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[Opengl] Some info about textures

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Hello guys, i am studying on the Redbook and i have just finished chpaters 8 and 9 (raster graphic and textures). There is something giving me troubles.
void makeCheckImage(void)
{
   int i, j, c;
    
   for (i = 0; i < checkImageHeight; i++) {
      for (j = 0; j < checkImageWidth; j++) {
         c = ((((i&0x8)==0)^((j&0x8))==0))*255;
         checkImage[j][0] = (GLubyte) c;
         checkImage[j][1] = (GLubyte) c;
         checkImage[j][2] = (GLubyte) c;
         checkImage[j][3] = (GLubyte) 255;
      }
   }
}
What's the mean of this code:
c = ((((i&0x8)==0)^((j&0x8))==0))*255;
? I khnow from the result image that sometime c is 255 and sometime it's 0 but can someone show me the "long" form of this short one? This is more a c++ question i khnow :D The whole routine creates a 2D array where for each pixel the r,g,b and a components are specified. Am i right? Tell me if i am right coz i am not sure :D Why doed it use GLubytes and not some other format? Now i can imagine the clue in creating a 2d-texture since it will be sticked onto a polygon for example. There is, but, an example on the redbook (the 9.6 one) where to create a texture he uses a 1D array. I wont post the whole code or will be too long. In this ex there is:
void makeStripeImage(void)
{
   int j;
    
   for (j = 0; j < stripeImageWidth; j++) {
      stripeImage[4*j] = (GLubyte) ((j<=4) ? 255 : 0);
      stripeImage[4*j+1] = (GLubyte) ((j>4) ? 255 : 0);
      stripeImage[4*j+2] = (GLubyte) 0;
      stripeImage[4*j+3] = (GLubyte) 255;
   }
}
He uses this texture onto a solid teapot. Can some1 explain how can i map this 1d texture on a 3S object? Is this related in some way with the use of automatic coords generation? I can't understand what the book says: "Since only one property is being shown (the distance from the plane), a one-dimensional texture map suffices"! I am asking these things since i have to load bmp/png images in Opengl but i wanna first understand this stuff. I wont be at home this night so cu tomorrow and have a nice day :D thanks guys

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Quote:
Original post by broady

The whole routine creates a 2D array where for each pixel the r,g,b and a components are specified. Am i right? Tell me if i am right coz i am not sure :D
Why doed it use GLubytes and not some other format?



Well I don't see it creating an array, but yes it fills a 2D array with some values. In a texture each element in an array is called a "texel", and each texel has several components (based on the texture format). This texture here uses a very very common format, usually referred to as RGBA8. The "RGBA" refers to the 4 components (red, green, blue, and alpha) while the "8" refers to the 8-bits per component used (for a total of 32 bits per texel). The code use GLUbyte for each component since the GLUbyte type is 1 byte, or 8 bits. Think of each texel as having 4 GLUbytes in a row, side-by-side.

Since each component is a single unsigned byte, it has a maximum value of 28 - 1 (255). This means if you have red, green, and blue components set to 255 you get a value of white, and all set to zero you get black. The alpha value usually controls transparency, so 255 would be fully visible and 0 would be completely invisible.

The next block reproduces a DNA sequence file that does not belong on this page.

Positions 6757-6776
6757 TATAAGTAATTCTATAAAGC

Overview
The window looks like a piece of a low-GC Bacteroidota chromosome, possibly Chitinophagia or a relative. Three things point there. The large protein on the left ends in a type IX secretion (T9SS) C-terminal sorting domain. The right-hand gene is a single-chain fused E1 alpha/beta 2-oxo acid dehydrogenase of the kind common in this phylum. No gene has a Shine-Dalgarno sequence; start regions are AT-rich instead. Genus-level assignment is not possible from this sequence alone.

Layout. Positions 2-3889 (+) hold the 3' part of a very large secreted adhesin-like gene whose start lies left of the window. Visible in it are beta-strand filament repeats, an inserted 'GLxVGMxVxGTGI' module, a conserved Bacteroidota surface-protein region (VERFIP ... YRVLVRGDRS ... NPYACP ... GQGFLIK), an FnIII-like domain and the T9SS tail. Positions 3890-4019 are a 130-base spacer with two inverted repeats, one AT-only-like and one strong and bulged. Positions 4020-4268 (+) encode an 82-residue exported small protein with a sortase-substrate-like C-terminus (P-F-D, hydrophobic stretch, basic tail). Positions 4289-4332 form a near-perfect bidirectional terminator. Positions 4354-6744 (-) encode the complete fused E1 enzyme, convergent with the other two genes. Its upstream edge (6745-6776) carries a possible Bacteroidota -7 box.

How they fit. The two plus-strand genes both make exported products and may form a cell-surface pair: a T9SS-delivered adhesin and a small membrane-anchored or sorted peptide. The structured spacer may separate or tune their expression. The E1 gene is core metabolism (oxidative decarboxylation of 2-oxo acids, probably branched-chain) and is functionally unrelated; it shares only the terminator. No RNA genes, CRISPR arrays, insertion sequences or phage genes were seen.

Quote:
Original post by broady
What's the mean of this code:
c = ((((i&0x8)==0)^((j&0x8))==0))*255;
? I khnow from the result image that sometime c is 255 and sometime it's 0 but can someone show me the "long" form of this short one? This is more a c++ question i khnow :D


That bit of code is actually pretty simple, it's just a little hard to understand due to the hex and the bitwise operators. Lets break it down here:

(i & 0x8) == 0

Okay, so have i, which tells us which row of the texel we're currently operating on. The "&" operator does a bitwise "AND" operation: this means that the the CPU will go through each individual bit of both values and the the corresponding bit in the result will be set to "1" if both bits are 1, and "0" otherwise (if this is new to you, do some reading on Bitwise operations). Now, the value of 0x8 (which is just decimal 8) comes out to a bit pattern of "1000". Now look at what happens when you increment a number starting at zero:

00000, 00001, 00010, 00011, 00100, 00101, 00110, 00111,
01000, 01001, 01010, 01011, 01100, 01101, 01110, 01111,
10000, 10001, 10010, 10011, 10100, 10101, 10110, 10111,


Notice what happens here: every 8 increments, the 4th bit gets flipped. In other words value of "(i & 0x8)" will be 0 for 8 numbers, then it will be non-zero for 8, and so on. When we compare that to 0 in "(i & 0x8) == 0" we get 8 0's, then 8 1's, etc. Now since "i" is the row loop control variable, this means we have 8 row's with 0's followed by 8 rows with 1's.

Okay, now look at the other side:

(j&0x8))==0

It's very similar to what we looked at before. In fact it's exactly the same, just with the column loop control variable. This means for 8 columns it'll evaluate to 0, then it'll evaluate to 1 for 8 columns.

Alright, now we'll put together both sides:

((i&0x8)==0)^((j&0x8)==0)